But there are other ways -- for example watching programmes on a place, reading books about that place, speaking to a native or someone who has visited there. For example when registering a hotel, do you have to show your passport? If you don't know, then find out. Or leave out the scene. What shots are required for entering a specific country? Why would your characters be up to date on them?
When researching a historical time period -- it is a lot of reading and discovering things like when a specific pub got its name, and was a street there in 1815? Or when did the roads improve? Or when did people actually start drinking whiskey in England? Or how did champagne taste in the Regency period? Or what happened to your clothes if you travelled third class on a steam train?
The setting is not the only thing, authors also have to research characters and their attitudes. So write what you know also means you need to know your characters intimately.
Psychology and why a character behaves in a certain way is important. Understanding the stresses and strains on a character's psyche and why they made certain life choices as ultimately the way an author creates empathy with a character is through those choices made under pressure. Why would a character be desperate to marry? And would they know what they were giving up? Why would someone who is afraid of heights be willing to climb a cliff face? And what happens to them if they succeed? Who will they put their fears to one side for and why? Human nature has not really changed in thousands of years -- the same emotions exists but the stresses and expectation society puts on that nature has changed.
Also, an author needs know if a character given their specific background would behave in a certain fashion or not. Knowing the channels someone would have to go through to achieve something is important. It is the little details that can make or break a story.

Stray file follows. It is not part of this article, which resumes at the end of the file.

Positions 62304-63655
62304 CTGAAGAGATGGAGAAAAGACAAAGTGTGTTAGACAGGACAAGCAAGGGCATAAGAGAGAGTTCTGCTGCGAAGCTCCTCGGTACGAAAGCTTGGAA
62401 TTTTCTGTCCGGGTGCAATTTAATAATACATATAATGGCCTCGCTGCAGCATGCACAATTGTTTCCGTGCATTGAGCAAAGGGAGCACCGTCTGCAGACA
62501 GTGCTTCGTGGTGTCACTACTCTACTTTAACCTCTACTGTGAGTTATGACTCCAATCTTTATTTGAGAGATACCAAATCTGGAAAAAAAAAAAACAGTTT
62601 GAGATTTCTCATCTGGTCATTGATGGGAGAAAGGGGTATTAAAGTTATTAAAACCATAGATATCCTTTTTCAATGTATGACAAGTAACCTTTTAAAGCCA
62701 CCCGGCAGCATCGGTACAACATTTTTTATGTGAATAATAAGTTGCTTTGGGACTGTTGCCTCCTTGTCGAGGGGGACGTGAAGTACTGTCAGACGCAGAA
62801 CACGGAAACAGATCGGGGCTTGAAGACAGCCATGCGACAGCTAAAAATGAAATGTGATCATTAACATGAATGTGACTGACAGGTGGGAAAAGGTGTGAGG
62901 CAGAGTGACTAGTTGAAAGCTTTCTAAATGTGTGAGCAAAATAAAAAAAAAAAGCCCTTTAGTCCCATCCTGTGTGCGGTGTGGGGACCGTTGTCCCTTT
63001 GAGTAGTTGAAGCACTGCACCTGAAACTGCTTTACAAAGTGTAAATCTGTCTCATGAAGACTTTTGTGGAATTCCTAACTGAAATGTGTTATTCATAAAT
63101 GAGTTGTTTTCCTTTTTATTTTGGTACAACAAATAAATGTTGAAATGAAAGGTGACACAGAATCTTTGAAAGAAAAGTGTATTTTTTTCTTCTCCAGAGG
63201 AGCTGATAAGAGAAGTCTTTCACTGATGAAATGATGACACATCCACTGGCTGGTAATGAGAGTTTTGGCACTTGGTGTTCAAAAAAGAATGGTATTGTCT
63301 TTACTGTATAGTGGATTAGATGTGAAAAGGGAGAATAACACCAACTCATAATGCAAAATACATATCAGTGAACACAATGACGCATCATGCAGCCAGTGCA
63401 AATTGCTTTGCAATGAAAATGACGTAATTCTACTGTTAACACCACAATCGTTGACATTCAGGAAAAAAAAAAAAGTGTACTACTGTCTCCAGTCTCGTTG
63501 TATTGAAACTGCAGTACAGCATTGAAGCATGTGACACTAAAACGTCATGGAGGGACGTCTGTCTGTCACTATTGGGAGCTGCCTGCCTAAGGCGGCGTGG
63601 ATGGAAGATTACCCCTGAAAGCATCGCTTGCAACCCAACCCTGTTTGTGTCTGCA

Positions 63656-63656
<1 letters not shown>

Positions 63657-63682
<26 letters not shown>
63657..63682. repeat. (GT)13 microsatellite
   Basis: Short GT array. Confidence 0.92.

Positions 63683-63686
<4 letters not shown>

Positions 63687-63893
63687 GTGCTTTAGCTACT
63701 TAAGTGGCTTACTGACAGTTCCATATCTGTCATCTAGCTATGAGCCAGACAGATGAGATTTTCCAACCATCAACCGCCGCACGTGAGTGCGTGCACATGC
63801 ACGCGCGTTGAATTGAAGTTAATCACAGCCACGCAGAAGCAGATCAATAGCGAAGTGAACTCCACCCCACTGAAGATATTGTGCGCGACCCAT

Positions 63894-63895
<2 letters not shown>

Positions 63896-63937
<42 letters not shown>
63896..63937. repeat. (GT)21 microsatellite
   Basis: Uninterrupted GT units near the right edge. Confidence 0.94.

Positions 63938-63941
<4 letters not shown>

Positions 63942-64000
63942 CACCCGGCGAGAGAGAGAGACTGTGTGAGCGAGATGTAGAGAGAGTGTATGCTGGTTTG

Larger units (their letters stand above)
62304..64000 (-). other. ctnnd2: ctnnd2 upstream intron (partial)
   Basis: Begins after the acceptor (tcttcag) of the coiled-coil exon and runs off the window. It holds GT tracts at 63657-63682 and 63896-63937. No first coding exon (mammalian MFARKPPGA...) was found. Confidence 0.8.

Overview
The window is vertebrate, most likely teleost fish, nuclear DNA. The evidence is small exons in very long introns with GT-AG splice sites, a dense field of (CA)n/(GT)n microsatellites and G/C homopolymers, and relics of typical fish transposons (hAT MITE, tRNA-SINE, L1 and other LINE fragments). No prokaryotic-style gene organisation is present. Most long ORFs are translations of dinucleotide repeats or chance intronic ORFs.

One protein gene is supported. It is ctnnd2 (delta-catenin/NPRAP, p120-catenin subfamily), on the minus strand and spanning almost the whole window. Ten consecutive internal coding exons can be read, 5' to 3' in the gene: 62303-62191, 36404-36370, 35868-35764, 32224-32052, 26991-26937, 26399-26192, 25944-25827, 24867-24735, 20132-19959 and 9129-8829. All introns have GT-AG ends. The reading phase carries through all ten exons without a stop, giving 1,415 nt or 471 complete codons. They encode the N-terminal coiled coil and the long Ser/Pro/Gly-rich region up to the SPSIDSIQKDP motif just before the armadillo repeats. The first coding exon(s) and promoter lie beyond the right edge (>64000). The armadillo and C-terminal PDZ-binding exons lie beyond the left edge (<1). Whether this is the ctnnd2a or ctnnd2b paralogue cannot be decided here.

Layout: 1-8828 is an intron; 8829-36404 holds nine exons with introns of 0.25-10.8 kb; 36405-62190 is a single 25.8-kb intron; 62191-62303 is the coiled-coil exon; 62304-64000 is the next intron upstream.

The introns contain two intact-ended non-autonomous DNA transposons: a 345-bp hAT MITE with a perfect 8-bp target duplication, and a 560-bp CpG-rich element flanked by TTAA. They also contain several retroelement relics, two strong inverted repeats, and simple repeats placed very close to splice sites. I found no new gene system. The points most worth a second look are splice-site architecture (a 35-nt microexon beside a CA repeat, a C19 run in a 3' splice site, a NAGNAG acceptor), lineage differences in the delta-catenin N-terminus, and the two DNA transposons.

Equally important for an author as there are ALWAYS revisions is know what traits, aspects and back story the author is willing to change and what has to be there to make the story yours.

So yes, write what you know but also know what you write and why.

Michelle Styles writes for Harlequin Mills & Boon Historical. Her latest The Viking's Captive Princess is out now.

Tuesday, December 22, 2009

Travel Tuesday: Gaylord Opryland Hotel

Love Inspired author Terri Reed gives a sneak peak at the hotel where the 2010 RWA National Conference will be held. Michelle Styles was very excited to see the pictures as she is planning on going. Who else will be there?

Hi, Love Inspired Author Terri Reed here. This past November I traveled to Nashville Tennessee to stay at the Gaylord Opryland Hotel, the site for this summer’s RWA National Conference and 30 Year Anniversary Celebration. While I was there the hotel was decorated for Christmas and preparing for a month long holiday celebration with live music shows and other fun activities. Since Christmas is just days away I thought I’d share these photos with you (these were taken with my iPhone).

This is the inside the hotel.
I love this stair case.

This is inside the court yard looking over one of the restaurants. You can see the balconies to the guest room in the background.

I love this gazebo. One of the days we were there, they had a wedding set up here.

This is the river that runs through one of the garden areas. Off to the left is a rotating bar.